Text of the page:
It was purposefully conceived to help divers to identify species under the changing conditions of underwater environments and make them understand better the chameleon-like behavior of these species of fish. As the authors point out in the preface of the book: ‘It is the continuing challenge posed by the identification of these fishes that inspired us to produce this book. Specifically, this is a guide designed to help differentiate species when fishes are observed underwater’.

    There are several factors that frequently make the correct identification of these animals underwater difficult: some species have very subtle physical variations from one another so they can be easily confused; they have the ability to change their body color and markings according to their surroundings and, often, the juveniles look rather different from the adults.
    Water complicates things further. It is much denser than air and absorbs light very quickly causing the various colors of the spectrum to fade way and disappear at different depths. So the color and markings of a fish can look very different whether the animal is resting on the bottom or swimming in the water column; whether it is in few feet of water or 100 feet deep.

    Unlike other fish ID books, “A Guide to the Rockfishes, Thornyheads and Scorpionfishes of the Northeast Pacific” leads the divers through all these variables with over 400 beautiful color photographs. Each species, apart from few exceptions, is visually recorded at various stages of its life under different lighting conditions and underwater backgrounds as if it were a fashion model wearing different sets of clothing for every season.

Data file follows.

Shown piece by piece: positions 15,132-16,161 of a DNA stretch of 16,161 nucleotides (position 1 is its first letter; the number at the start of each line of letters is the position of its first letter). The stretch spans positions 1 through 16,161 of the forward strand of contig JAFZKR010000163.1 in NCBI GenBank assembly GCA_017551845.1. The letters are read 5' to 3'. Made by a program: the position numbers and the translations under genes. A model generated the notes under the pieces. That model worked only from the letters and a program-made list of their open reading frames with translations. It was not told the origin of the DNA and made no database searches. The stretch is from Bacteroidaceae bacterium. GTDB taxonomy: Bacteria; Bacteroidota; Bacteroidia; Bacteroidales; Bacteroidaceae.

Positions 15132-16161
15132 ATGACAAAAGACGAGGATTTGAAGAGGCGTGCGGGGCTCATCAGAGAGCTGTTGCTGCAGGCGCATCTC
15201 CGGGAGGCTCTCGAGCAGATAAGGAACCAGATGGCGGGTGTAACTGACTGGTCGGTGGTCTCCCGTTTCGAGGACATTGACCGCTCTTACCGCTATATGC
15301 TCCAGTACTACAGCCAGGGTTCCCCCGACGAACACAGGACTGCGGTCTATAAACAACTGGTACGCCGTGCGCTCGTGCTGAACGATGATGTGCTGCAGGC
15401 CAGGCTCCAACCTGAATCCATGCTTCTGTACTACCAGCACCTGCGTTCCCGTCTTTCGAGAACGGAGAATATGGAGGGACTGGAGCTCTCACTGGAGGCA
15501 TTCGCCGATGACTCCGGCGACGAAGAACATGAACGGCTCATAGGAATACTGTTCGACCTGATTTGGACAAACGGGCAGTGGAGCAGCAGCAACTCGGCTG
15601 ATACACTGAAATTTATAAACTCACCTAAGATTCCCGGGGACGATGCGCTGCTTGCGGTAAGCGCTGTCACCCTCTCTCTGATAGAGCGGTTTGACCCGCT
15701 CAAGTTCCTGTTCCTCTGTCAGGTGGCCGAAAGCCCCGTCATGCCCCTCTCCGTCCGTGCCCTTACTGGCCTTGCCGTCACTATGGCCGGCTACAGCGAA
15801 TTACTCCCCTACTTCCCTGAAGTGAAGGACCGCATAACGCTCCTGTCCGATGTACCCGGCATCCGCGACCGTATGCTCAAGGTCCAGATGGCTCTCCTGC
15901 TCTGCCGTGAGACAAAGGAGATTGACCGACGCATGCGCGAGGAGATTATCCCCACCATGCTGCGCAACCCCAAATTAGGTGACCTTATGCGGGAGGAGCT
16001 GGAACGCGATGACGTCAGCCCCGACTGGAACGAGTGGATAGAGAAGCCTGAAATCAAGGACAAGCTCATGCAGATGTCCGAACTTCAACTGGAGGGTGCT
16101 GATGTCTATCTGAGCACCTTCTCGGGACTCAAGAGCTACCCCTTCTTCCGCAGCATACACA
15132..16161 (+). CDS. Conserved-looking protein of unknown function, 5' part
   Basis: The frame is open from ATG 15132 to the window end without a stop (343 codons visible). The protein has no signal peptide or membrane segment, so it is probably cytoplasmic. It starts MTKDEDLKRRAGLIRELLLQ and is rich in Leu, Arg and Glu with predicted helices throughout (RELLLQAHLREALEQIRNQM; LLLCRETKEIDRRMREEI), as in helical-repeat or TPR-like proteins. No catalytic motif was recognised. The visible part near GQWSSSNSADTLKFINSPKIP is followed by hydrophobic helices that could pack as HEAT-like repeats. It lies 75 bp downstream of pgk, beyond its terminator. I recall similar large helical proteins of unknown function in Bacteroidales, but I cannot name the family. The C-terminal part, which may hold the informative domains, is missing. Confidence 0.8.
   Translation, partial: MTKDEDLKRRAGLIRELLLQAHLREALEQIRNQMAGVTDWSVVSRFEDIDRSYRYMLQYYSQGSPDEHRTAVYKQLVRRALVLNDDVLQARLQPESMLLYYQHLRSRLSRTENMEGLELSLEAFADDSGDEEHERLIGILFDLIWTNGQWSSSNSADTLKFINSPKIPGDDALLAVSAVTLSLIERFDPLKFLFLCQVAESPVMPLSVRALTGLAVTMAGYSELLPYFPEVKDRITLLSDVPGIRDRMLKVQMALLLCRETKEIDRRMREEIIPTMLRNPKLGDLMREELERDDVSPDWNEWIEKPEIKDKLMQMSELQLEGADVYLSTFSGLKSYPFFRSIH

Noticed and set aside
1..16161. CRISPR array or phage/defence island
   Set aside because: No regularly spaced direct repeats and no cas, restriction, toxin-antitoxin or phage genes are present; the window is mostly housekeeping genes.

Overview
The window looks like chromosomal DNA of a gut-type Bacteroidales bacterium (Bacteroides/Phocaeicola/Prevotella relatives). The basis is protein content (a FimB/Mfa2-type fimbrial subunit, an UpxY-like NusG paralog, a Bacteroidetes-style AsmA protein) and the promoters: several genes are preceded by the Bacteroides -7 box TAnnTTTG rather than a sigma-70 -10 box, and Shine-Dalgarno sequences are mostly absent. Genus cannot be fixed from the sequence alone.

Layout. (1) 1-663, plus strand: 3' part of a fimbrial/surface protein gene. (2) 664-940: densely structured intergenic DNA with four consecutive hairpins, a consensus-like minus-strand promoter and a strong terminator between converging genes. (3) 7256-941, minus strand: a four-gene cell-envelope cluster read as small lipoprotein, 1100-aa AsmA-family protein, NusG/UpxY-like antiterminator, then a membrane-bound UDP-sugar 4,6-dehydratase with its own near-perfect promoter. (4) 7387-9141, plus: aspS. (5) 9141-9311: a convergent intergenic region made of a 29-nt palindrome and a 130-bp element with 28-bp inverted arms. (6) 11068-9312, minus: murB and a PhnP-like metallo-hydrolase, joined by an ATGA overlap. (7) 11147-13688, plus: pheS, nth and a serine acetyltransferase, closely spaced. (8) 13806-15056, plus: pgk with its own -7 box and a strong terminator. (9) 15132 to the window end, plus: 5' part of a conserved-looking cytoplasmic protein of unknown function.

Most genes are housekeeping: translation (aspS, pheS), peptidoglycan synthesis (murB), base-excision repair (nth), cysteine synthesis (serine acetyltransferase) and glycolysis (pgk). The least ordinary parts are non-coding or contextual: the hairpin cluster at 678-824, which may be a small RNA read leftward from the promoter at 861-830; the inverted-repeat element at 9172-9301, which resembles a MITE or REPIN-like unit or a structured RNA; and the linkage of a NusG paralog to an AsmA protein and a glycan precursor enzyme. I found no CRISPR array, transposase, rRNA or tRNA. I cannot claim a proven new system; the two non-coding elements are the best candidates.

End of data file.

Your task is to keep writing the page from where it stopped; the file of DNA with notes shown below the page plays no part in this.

After leafing through the book I was pleasantly surprised to discover how many more types of rockfishes do actually exist in the eastern side of the Pacific Ocean.
    Butler, Love and Laidig have masterfully documented sixty-seven species. The only sad note is that being a recreational diver I am able to see just a handful because a lot of them live at depths beyond recreational diving limits. However, I console myself thinking that with this guide I will be able to identify more juveniles than ever before.

    The three authors, John L. Butler, Milton S. Love and Tom E. Laidig are scientists who have been studying the fish population of the Pacific Ocean from Baja California to Alaska for decades. John L. Butler, now a retired Research Fishery Biologist, skillfully took the photographs of deeper water rockfishes using a remotely operated underwater vehicle (ROV) with a still camera attached to it; Milton S.Love is a Research Biologist at the Marine Science Institute, Santa Barbara, CA, and author of an excellent and comprehensive book about all the species of fishes of the Pacific Coast titled Certainly More Than You Want to Know About The Fishes of the Pacific Coast. He has spent many years taking turns inside the cramped space of a manned submersible with Tom E. Laidig, a Research Fisheries Biologist at the Nation Marine Fisheries Service, to conduct surveys off the central and southern California coast. In Milton’s humorous words: “Between the three of us there is close to 100 years of experience working with rockfishes” and I would add “cozily held together by an eye-catching cover illustrated by Amadeo Bachar”.

    (Photo of cover by courtesy of University of California Press)


    A Guide to the Rockfishes, Thornyheads, and Scorpionfish of the Northeast Pacific, by John Butler, Milton S. Love, and Thomas E. Laidig. (c) 2012 by the Regents of the University of California. Published by the University of California Press.
    Last edited by a moderator: Feb 6, 2013

Share This Page